Scottish Deerhounds can be a good choice for families with children. However, given their large size and sensitive nature, it’s important to teach both dog and child to interact appropriately. Accidents can happen if you leave a large dog with a young child unsupervised. Don’t allow your child to ride the Deerhound, tug on their ears or tail, or rough play with them, as that can cause the dog to become defensive.

Scottish Deerhound
Image Credit: Jolanta Beinarovica, Shutterstock

Does This Breed Get Along With Other Pets? 🐶 😽

Deerhounds were bred to course alongside other dogs and generally get along well with other medium or large breeds. However, they are coursing hounds with a high prey drive. Pairing them with cats or small dogs can lead to chase behaviors that are dangerous for the smaller animals. You should never leave a small pet within access of a Deerhound.

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Things to Know When Owning a Scottish Deerhound

Scottish Deerhounds are large, sensitive dogs with very specific needs. Here’s everything you need to know about welcoming one into your family.

Food & Diet Requirements 🦴

Scottish Deerhounds need a high-quality commercial dog food that meets their energy needs at different life stages and is suitable for common breed health conditions. These dogs may be prone to becoming overweight, and when combined with long and graceful limbs, this can lead to problems with their joints and back. Obesity also contributes to health problems like heart disease and diabetes. Make sure to check with your vet about your dog’s diet and body condition.

scottish deerhound dog near a pond
Image Credit: Antonia Gros, Shutterstock

Exercise 🐕

Scottish Deerhounds do best with a canine companion to learn with. You should also have a large, fenced-in yard or suitable area for off-leash play and exercise. These dogs have a high prey drive and desire to chase, so they should never be trusted without a leash in an open area. Both adults and puppies need to have plenty of exercise each day, including a lot of running. Otherwise, they may develop destructive behaviors due to boredom.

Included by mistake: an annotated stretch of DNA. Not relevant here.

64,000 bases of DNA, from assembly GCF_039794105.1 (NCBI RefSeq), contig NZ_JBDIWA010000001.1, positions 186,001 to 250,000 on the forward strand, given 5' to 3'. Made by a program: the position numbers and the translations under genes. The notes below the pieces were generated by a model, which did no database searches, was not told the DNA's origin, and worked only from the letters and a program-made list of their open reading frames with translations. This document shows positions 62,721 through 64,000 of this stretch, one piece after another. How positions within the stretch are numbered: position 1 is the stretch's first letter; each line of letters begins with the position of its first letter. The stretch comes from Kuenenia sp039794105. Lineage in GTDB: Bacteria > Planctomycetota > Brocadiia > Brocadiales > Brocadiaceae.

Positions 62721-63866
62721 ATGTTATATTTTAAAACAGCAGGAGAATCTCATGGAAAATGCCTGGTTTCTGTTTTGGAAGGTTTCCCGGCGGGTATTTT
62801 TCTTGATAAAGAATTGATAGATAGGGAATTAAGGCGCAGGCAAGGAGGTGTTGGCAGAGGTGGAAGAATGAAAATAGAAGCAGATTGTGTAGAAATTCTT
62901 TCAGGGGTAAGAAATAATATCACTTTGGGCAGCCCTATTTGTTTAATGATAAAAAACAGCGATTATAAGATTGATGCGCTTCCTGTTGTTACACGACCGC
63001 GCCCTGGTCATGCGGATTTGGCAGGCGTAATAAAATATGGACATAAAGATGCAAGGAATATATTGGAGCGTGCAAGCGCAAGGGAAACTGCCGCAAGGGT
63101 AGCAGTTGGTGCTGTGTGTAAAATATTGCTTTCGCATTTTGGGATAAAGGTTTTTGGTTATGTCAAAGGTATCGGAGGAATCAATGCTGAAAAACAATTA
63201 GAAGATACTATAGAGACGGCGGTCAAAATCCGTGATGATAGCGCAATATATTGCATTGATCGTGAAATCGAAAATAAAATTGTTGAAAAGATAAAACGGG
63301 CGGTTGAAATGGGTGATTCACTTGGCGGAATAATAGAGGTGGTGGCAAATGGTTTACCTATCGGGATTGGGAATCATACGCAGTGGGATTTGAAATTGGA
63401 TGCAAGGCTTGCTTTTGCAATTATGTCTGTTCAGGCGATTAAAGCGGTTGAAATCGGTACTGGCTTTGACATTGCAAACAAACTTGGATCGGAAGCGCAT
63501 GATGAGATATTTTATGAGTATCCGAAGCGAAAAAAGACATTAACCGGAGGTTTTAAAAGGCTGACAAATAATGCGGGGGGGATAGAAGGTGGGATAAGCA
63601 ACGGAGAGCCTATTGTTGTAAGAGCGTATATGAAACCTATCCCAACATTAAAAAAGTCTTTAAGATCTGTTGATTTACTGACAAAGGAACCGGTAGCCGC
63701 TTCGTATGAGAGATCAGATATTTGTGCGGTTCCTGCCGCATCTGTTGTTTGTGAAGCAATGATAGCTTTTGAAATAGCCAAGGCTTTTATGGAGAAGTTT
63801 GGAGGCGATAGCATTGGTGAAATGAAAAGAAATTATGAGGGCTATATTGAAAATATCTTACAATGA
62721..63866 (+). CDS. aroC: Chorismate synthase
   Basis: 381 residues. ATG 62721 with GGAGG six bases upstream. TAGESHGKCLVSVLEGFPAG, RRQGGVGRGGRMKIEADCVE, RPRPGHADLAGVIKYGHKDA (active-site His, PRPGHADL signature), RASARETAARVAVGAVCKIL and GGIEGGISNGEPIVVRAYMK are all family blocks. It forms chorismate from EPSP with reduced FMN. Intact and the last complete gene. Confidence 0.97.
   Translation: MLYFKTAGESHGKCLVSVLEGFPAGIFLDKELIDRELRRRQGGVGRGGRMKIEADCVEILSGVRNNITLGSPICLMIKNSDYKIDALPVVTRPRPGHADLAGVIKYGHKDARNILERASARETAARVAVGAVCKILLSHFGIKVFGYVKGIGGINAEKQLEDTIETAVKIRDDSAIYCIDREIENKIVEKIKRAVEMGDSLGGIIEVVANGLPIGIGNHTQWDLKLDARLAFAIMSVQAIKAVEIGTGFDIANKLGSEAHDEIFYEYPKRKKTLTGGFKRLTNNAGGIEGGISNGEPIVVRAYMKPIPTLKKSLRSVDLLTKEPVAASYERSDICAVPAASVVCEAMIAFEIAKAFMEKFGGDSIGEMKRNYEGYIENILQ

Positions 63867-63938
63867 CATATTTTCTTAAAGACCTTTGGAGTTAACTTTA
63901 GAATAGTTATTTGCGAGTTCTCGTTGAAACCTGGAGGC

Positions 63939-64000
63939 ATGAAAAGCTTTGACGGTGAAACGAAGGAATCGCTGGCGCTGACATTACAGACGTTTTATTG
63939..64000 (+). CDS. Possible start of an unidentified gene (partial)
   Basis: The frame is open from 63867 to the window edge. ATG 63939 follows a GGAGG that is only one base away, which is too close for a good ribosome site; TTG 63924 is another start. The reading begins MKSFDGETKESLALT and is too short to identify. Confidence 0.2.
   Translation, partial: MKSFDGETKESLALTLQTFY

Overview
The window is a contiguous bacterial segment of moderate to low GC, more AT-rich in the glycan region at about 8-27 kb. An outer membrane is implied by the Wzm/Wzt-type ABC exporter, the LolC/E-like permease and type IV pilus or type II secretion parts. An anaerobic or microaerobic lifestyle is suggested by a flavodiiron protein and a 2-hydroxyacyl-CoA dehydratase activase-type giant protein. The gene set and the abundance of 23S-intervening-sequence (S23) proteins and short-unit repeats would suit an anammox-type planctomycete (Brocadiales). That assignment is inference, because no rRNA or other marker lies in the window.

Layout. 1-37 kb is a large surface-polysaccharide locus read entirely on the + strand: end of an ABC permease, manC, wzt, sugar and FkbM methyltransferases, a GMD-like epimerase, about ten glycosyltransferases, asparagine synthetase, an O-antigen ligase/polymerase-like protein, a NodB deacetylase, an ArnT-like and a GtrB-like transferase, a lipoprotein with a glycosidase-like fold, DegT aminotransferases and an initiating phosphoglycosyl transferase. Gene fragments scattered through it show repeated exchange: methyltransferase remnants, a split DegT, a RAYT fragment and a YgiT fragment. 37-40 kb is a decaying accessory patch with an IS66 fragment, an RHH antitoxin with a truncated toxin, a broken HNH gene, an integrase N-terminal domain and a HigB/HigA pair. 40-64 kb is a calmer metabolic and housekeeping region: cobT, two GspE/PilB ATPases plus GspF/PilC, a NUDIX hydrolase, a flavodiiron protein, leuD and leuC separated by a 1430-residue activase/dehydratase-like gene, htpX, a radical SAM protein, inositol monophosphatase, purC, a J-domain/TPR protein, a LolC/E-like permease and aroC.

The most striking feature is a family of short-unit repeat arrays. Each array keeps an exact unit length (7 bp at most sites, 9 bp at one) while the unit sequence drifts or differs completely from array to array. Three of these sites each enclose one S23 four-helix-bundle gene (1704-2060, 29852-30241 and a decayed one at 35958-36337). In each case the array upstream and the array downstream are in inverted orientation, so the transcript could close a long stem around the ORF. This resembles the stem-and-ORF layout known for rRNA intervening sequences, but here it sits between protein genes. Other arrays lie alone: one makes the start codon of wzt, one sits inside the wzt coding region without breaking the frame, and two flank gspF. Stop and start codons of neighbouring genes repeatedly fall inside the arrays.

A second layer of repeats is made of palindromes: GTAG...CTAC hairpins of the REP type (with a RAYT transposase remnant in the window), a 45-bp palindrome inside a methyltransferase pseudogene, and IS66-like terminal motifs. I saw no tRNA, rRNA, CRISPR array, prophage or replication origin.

Training 🎾

Deerhound puppies can be challenging to raise. They require a lot of human companionship and a gentle touch. They shouldn’t be left in a crate for hours each day without some exercise and interaction. Though the Deerhound likes to make their owner happy, they require a reason to perform and listen. If you’re not experienced at training dogs, you may want to invest in professional obedience training.

Scottish Deerhound in the sunset
Image Credit: Antonia Gros, Shutterstock

Grooming ✂️

Though they have a thick, wiry coat, Scottish Deerhounds are very easy to care for. They need a good brushing at least once a week and nail trims every few weeks. You may need to use a slicker brush or comb to remove loose hair and keep their coats shiny and healthy. Unless your dog spends a lot of time outside, occasional baths are enough to keep odors at bay.